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Little Red Lie nails the weirdness of moving back home

 (Note: this article contains mild spoilers for Little Red Lie. It's an unusual modern-day adventure game about debt and manipulation and you can read a less spoilery preview here.)

"You can't be an adult in the place you grew up. It isn't your job there, and you can't break up the order of things in a place where that order is everything."

The curtain has barely raised on Little Red Lie when this monologue is uttered. It articulates something many of us have likely felt while living with parents in adulthood—particularly when returning after a period of independence.

That sentiment is expressed by Little Red Lie's protagonist Sarah Stone, who finds herself approaching 40 years of age and moving back to the home she grew up in. It's a regressive move in the eyes of society, and one that leaves her uncomfortable about what people will conclude about her numerous failures—romantic, professional, and financial.

Sarah is bereft of her fragile ties to adulthood, losing her job and being forced to sell her house, but she doesn't reveal this to her parents. Instead she clings to the clothes and the routine, getting ready for the office every day but instead going to the coffee shop. She is a normal adult, and nobody can prove otherwise.

Sarah maintains a set of Very Adult Reasons for being back home: she's providing support to her ageing parents; it's merely short-term while she gets back on her feet. These kinds of lies are what the story really revolves around, and the game betrays any dishonest thought or line of dialogue by highlighting it in red.

But Sarah also spent her happiest years in this place, which obviously brings with it a comforting familiarity. This is best shown in a sequence when Sarah sets out on a late-night hunt for the family cat, navigating the well-trodden carpets in complete darkness with an ease that only decades of knowing a place intimately can bring.

Little Red Lie is the latest slice of interactive fiction from Canadian writer and developer Will O'Neill. Never one to shy away from the darker and more painful aspects of modern life, he previously explored depressive thirtysomething aimlessness in Actual Sunlight.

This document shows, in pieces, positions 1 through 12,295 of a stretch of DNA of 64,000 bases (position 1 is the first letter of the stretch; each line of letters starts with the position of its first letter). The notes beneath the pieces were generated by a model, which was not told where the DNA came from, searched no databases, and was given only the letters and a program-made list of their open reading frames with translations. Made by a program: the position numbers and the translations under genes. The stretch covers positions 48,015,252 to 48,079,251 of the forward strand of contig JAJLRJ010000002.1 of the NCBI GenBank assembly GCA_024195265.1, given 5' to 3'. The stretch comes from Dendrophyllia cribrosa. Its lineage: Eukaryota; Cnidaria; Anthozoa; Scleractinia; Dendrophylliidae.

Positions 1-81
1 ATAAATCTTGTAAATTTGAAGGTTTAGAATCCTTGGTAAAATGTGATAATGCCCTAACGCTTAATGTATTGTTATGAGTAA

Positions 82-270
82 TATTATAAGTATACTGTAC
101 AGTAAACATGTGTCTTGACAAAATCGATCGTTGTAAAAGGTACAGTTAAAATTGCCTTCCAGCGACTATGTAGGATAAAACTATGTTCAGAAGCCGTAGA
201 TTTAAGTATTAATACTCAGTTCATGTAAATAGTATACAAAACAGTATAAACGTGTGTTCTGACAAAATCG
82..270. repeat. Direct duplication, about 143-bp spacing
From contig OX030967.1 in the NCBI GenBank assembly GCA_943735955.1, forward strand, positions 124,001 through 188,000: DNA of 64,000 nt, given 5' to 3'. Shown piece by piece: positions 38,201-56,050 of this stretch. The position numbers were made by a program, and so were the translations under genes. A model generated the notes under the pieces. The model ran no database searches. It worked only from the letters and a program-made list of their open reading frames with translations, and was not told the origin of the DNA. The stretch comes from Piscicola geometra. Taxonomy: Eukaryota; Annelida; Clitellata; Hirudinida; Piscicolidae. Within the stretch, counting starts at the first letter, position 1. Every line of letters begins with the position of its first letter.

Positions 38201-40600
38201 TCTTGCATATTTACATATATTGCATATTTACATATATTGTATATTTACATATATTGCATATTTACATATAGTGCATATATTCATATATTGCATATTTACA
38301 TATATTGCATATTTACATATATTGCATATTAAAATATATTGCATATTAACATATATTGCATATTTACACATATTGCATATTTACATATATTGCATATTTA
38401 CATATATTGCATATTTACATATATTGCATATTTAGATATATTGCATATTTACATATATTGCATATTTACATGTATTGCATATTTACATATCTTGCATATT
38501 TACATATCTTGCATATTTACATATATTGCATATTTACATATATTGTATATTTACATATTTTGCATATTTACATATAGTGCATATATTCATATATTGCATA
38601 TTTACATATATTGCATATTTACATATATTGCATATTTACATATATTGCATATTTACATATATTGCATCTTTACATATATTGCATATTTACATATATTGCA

"The whole experience of Sarah's family life is meant to illustrate the duality of her regret at being there while also her comfort and familiarity in that space," O'Neill tells me. "And her reluctance in a lot of ways to be anywhere else."

"Doing that thing where she knows where everything is in the dark is a sense of enormous comfort to her, even if she is still somewhat ashamed to be there. I also wanted to give a sense of Sarah having been happier at an earlier point in her life, looking back on all those memories in kind of an innocent way—the photographs, her grandmother's old couch, even the board games—just those things that are endearing. I wanted to paint a picture of Sarah that was more than just 'I hate being back at home, it sucks.' I wanted to really get into the nuance of her unhappiness, but also her security and her comfort."

But Sarah herself would never readily admit to this comfort. 

Her parents, at least, seem to believe Sarah's little red lie. The pretence of having her shit together is given a boost by favourable comparisons to her sister, who also lives in the house. Spoken of in hushed tones, Melissa is an amalgam of all the worst millennial stereotypes. She lives in her parents' basement, she plays videogames, she's unemployed, she's financially dependent, she's ungrateful, and she has mental health issues. 

Having the basement kitted out as a full 'apartment' for her so that she never even needs to go upstairs, Melissa is in no position to adopt Sarah's argument that this is just a short-term situation. For Melissa, this is her life, and when it's dark this is her home.

"By night-time, I tried to give a sense of the house being almost flipped and becoming more her domain," says O'Neill of Melissa and her nocturnal habits. "Nobody even mentions Sarah's sister by name until Sarah's literally in the basement talking to her and says her name to stop her from going back into her room. I really tried to give an almost horror influence, to make her not just a millennial in the basement, but also kind of a monstrous figure. People don't want to mention her name, they don't want to talk about her. There are all these things about her that are unspoken. In this house you have memories, but it also hides secrets." 

This idea is further strengthened when Sarah's father is taken into hospital. He reacts with alarm when Sarah tells him that her also-ill mother is alone in the house with Melissa. He orders that Sarah return home immediately, as though Melissa is not his daughter but some high-risk felon. Sarah attempts to dispel these fears by telling him that everything will be fine, but the red lettering of these reassurances reveals that even she isn't so sure.

There's much more to Little Red Lie than what goes on in the Stone household. Second protagonist Arthur Fox is a motivational speaker and business guru, giving O'Neill the scope to look at both sides of the growing financial power divide and what it's doing to us psychologically. But to me it's that unassuming house, at once a prison and a warm blanket, that highlights O'Neill's impressive knack for capturing modern anxieties.

As an adult you know how stuff's done. You're pretty confident you can work the washing machine without flooding the place. But in the home where you were a child these will always feel like jobs for the proper grown-ups. And as long as you're there, you're not one of them.